Prior health care utilization as a determinant to enrollment in a twenty-year prospective study, the Millennium Cohort Study

Biomechanics Branch, Air Force Research Laboratory, Wright-Patterson Air Force Base, Building 824, Dayton, OH, USA.
European Journal of Epidemiology (Impact Factor: 5.34). 02/2008; 23(2):79-87. DOI: 10.1007/s10654-007-9216-0
Source: PubMed


Results obtained from self-reported health data may be biased if those being surveyed respond differently based on health status. This study was conducted to investigate if health, as measured by health care use preceding invitation, influenced response to invitation to a 21-year prospective study, the Millennium Cohort Study. Inpatient and outpatient diagnoses were identified among more than 68,000 people during a one-year period prior to invitation to enroll. Multivariable logistic regression defined how diagnoses were associated with response. Days spent hospitalized or in outpatient care were also compared between responders and nonresponders. Adjusted odds of response to the questionnaire were similar over a diverse range of inpatient and outpatient diagnostic categories during the year prior to enrollment. The number of days hospitalized or accessing outpatient care was very similar between responders and nonresponders. Study findings demonstrate that, although there are some small differences between responders and nonresponders, prior health care use did not affect response to the Millennium Cohort Study, and it is unlikely that future study findings will be biased by differential response due to health status prior to enrollment invitation.

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Available from: Timothy S Wells, Aug 13, 2014
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    • "Additionally, the data used from the Millennium Cohort Study Questionnaire were self-reported, which may be subject to recall and reporting biases. Investigations of potential biases in the Millennium Cohort Study however, have found the participants report reliable health and military data and were not influenced to participate by poor health prior to enrollment (Smith, Smith, Jacobson, Corbeil, & Ryan, 2007; Wells et al., 2008). In addition, we conducted a sensitivity analysis consisting of all eligible participants (n = 19,247). "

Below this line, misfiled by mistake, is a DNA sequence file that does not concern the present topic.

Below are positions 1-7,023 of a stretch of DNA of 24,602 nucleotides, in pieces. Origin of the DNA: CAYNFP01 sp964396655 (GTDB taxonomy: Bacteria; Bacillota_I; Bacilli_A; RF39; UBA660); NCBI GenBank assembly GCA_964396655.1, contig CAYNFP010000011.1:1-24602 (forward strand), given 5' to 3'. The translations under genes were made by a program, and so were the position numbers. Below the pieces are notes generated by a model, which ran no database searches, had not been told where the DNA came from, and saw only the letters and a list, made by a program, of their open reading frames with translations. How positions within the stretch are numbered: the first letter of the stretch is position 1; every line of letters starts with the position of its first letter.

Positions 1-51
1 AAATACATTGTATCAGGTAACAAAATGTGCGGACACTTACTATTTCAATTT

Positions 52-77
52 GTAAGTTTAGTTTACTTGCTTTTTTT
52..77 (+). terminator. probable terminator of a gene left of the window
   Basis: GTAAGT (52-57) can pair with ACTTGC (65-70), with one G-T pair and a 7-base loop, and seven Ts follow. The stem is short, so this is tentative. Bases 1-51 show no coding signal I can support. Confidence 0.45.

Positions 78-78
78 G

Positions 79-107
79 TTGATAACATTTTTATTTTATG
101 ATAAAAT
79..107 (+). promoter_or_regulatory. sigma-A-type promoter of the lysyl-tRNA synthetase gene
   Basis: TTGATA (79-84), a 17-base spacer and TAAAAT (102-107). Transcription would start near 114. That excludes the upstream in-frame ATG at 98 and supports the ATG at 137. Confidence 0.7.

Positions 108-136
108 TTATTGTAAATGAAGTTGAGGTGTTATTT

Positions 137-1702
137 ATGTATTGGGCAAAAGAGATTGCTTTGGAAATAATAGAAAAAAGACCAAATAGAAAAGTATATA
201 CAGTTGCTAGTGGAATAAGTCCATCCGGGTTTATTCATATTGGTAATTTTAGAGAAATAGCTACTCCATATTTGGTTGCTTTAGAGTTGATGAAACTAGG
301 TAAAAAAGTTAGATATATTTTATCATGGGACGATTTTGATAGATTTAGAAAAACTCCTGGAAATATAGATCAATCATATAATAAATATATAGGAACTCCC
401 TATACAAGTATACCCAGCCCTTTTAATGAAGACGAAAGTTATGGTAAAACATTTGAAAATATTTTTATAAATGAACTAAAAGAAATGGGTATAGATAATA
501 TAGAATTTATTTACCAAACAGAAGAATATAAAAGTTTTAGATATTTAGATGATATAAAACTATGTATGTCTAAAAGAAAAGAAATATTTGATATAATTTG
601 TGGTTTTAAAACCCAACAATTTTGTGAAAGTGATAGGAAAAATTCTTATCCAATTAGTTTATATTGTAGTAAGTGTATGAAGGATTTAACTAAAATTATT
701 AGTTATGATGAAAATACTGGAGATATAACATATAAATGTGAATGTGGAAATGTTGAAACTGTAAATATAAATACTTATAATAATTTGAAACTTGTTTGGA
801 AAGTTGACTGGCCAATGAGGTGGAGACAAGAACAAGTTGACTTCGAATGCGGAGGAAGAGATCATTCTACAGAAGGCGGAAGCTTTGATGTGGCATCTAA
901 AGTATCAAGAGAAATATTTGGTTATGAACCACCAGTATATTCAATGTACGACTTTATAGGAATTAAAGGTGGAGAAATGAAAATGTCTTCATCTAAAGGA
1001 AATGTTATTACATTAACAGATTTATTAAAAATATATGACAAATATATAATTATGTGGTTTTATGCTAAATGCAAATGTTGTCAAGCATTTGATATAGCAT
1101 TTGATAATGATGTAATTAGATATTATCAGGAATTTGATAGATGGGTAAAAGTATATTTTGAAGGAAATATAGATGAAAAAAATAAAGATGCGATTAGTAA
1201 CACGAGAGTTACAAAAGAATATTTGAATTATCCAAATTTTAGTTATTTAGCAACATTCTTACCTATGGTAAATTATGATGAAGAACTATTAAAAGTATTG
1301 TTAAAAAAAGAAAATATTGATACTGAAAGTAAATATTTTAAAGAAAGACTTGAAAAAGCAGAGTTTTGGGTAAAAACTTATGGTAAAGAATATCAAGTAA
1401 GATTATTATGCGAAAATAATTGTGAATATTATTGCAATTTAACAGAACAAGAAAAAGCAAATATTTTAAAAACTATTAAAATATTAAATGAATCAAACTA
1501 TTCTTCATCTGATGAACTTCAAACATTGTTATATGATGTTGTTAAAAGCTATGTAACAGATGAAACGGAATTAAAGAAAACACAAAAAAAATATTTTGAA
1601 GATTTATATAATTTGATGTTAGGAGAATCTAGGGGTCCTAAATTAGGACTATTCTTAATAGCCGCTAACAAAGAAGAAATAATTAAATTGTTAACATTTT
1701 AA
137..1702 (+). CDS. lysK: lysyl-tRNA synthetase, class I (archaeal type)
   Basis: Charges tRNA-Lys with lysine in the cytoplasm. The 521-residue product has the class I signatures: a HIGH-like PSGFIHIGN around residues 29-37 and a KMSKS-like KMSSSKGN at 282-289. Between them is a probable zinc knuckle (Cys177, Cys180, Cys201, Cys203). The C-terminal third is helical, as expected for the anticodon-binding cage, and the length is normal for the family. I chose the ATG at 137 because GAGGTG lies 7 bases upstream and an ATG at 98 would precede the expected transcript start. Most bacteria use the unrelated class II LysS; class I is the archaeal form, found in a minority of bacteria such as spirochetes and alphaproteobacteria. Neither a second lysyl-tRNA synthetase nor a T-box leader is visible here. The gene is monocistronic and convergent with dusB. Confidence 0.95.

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    ABSTRACT: Sexual trauma is prevalent among military women, but data on potential effects are needed. The association of sexual trauma with health and occupational outcomes was investigated using longitudinal data from the Millennium Cohort Study. Of 13,001 U.S. service women, 1,364 (10.5%) reported recent sexual harassment and 374 (2.9%) recent sexual assault. Women reporting recent sexual harassment or assault were more likely to report poorer mental health: OR = 1.96, 95% CI [1.71, 2.25], and OR = 3.45, 95% CI [2.67, 4.44], respectively. They reported poorer physical health: OR = 1.39, 95% CI [1.20, 1.62], and OR = 1.39, 95% CI [1.04, 1.85], respectively. They reported difficulties in work/activities due to emotional health: OR = 1.80, 95% CI [1.59, 2.04], and OR = 2.70, 95% CI [2.12, 3.44], respectively. They also reported difficulties with physical health: OR = 1.55, 95% CI [1.37, 1.75], and OR = 1.52 95% CI [1.20, 1.91], respectively, after adjustment for demographic, military, health, and prior sexual trauma characteristics. Recent sexual harassment was associated with demotion, OR = 1.47, 95% CI [1.12, 1.93]. Findings demonstrated that sexual trauma represents a potential threat to military operational readiness and draws attention to the importance of prevention strategies and services to reduce the burden of sexual trauma on military victims. Copyright © 2015 Wiley Periodicals, Inc., A Wiley Company.
    Journal of Traumatic Stress 07/2015; 28(4). DOI:10.1002/jts.22028 · 2.72 Impact Factor
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    • "Additionally, prior health conditions may affect the probability of enrollment into an epidemiologic study, but most studies do not have these data on non-enrolled invitees. One study examining healthcare use in relation to enrollment of the first panel of the Millennium Cohort Study found some differences between responders and non-responders, but most differences were small in magnitude and it is unlikely that differential response due to health status substantially affected subsequent enrollment in Panel 1 [24]. Some studies of nonresponse have shown that individuals who receive more healthcare are more likely to respond to longitudinal studies [6,10,25-27]. "